This week’s blog post is written by Esther Sweeney
Science and Faith: is there a conflict?
There is a common presumption today that Science and Faith are incompatible. Due, in part, to the popularity of new atheism. In recent years the loudest proponents of this world-view, such as Richard Dawkins, appear to have lost favour, yet they leave a legacy. A legacy that means many will not even consider Christianity for fear they will have to reject scientific evidence.
In addition, prominent Christian voices have too often failed to provide a convincing framework within which science can be reconciled to faith. Many Christians do not pursue certain fields of science, feeling they would not be taken seriously, thus perpetuating the problem. Worse still, for those who do begin to study science, taught largely with an atheistic world view, plenty go on to reject their faith.
I am a Christian, I also research bacterial evolution. It will not surprise you then, that I accept that science and faith are complimentary. However, I usually avoid disputes about the specifics of evolution and creation. Why? Well, even among Christians, opinions differ widely and the truth is, definitive proof on either side of individual arguments is always elusive and the debate usually divisive.
The possibility of a Creator
I prefer, instead, to persuade people that the possibility of a creator is a reasonable one. I am confident that if people are open to the idea of God, when they consider the evidence, he will be made plain to them (Romans 1: 19-20). For example, even a very brief examination of well established scientific principles could, if presented objectively, cause someone to stop and re-consider. Take the first principle of thermodynamics for instance, it states ‘the total energy of an isolated system is constant; energy can be transformed from one form to another, but can be neither created nor destroyed’. According to this principle, energy cannot be created, it is impossible. It is, therefore reasonable for a physicist to accept that, whatever happened at the big bang was also impossible or, as you may legitimately suggest, miraculous.
So how do we engage meaningfully with people on this subject and avoid unhelpful arguments?
Examine your attitude. The bible says in James 3:17 that ‘wisdom from above is pure, peaceable, gentle, open to reason, full of mercy…impartial and sincere’. Debate science with this in mind. Too often Christians argue against evolution in a stubborn, or unreasonable manner, and use poorly researched or badly understood science. This only serves to harden the heart of your listener. Scientists have usually committed much, time and passion to their research and deserve to have it respectfully considered.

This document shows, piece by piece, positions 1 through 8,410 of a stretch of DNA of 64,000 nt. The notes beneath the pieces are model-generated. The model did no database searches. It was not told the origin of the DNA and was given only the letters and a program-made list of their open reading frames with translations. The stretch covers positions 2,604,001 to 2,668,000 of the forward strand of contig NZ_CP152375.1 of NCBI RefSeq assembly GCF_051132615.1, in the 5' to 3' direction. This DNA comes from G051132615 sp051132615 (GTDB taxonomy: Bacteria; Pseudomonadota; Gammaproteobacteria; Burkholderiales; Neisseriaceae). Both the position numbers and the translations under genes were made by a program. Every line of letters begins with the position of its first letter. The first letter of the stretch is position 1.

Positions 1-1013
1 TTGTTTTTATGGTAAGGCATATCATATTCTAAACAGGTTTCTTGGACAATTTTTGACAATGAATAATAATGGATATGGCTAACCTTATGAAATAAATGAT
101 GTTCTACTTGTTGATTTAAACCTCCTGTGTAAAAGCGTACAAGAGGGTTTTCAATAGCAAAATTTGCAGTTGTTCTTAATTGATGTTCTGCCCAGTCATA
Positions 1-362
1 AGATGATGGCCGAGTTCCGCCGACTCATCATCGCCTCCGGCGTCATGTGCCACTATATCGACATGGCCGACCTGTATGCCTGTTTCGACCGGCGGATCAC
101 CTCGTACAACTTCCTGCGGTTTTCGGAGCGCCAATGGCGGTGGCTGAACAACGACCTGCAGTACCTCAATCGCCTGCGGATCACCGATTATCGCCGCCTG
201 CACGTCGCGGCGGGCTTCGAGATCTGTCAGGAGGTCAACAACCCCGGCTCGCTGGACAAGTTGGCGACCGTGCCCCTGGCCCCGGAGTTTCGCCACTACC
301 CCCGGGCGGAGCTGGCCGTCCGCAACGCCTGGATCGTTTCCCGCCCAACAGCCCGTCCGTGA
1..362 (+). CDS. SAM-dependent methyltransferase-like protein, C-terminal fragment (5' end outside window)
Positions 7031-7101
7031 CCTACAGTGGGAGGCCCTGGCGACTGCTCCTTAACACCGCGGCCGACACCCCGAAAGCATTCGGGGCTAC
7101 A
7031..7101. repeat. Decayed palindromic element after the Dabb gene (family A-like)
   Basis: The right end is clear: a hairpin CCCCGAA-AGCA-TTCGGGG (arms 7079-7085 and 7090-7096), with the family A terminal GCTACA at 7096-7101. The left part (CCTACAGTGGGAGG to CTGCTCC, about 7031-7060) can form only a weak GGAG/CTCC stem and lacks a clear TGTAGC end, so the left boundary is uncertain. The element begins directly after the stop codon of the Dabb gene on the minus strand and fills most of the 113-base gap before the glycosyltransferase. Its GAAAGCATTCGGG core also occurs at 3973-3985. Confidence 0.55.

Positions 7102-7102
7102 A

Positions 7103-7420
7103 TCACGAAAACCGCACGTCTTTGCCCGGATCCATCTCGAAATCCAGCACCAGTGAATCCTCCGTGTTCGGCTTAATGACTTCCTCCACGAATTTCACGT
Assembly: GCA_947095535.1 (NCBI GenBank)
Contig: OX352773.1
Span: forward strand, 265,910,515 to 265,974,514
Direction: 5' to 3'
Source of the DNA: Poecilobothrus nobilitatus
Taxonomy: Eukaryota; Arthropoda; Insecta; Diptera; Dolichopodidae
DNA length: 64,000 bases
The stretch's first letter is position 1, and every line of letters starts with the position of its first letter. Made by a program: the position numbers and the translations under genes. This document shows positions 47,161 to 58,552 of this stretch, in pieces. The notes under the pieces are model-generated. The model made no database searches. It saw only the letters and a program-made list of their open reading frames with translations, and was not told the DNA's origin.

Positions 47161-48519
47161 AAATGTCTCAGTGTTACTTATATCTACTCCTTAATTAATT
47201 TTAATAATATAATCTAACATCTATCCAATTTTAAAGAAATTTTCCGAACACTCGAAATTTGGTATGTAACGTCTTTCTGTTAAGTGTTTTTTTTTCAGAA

This is not to say we must agree with or accept every piece of evidence presented, certainly not. Always be mindful of Romans 1:18; that all men, ‘by their unrighteousness suppress the truth’. A sad reality, deeply unscientific in its nature, is that a lot of research is conducted with the belief that the existence of God is an impossibility. Pure scientific reasoning, with no ‘faith’ bias, must accept that anything is possible and infer the most likely theory based solely upon the evidence available. Unfortunately, work that considers the possibility of a creator is left largely unfunded and unsupported, reinforcing an overall atheistic bias.
Always be confident in the authority of scripture. I am convinced that all scripture is true and will be shown to be without error when fully understood. However, once again in Romans, it says that, because people do not honour God, they ‘become futile in their thinking and their foolish hearts are darkened’. Without the Holy Spirit’s inspiration, human interpretation of scientific evidence, and indeed scripture, is imperfect. We must be mindful of this when engaging in discussion with others, but also honest and humble enough to admit when it applies to us too.
If you believe in a Creator, you are in good company. The idea that faith and science are irreconcilable is relatively recent and relatively limited. Many of history’s great scientists were motivated by their faith and their discoveries only served to confirm their beliefs, Newton, Einstein, Pascal and Boyle, to name a few. Furthermore, even today, there are well-respected scientists who support the idea that religion is, not only compatible with, but enriches scientific philosophy. Such as Francis Collins, leader of the Human Genome Project and author of ‘The Language of God’ or Paul Davies, winner of the 2002 Faraday Prize, who says, “It may seem bizarre, but in my opinion science offers a surer path to God than religion.”
Creation is full of amazing and astounding complexity, it has fine tuning, order and design, yet is overwhelming, fascinating and beautiful in its diversity. Learn about it, discover it, enjoy it, let it lead you to worship the creator from whose imagination it all came. As you do so, you will not only become well informed but also inspired and able to encourage others to discover the one behind it all.
“If you study science deep enough and long enough it will force you to believe in God” Lord Kelvin: Physicist who formulated the Second Law of Thermodynamics.
Thank you Esther for a thought-provoking post.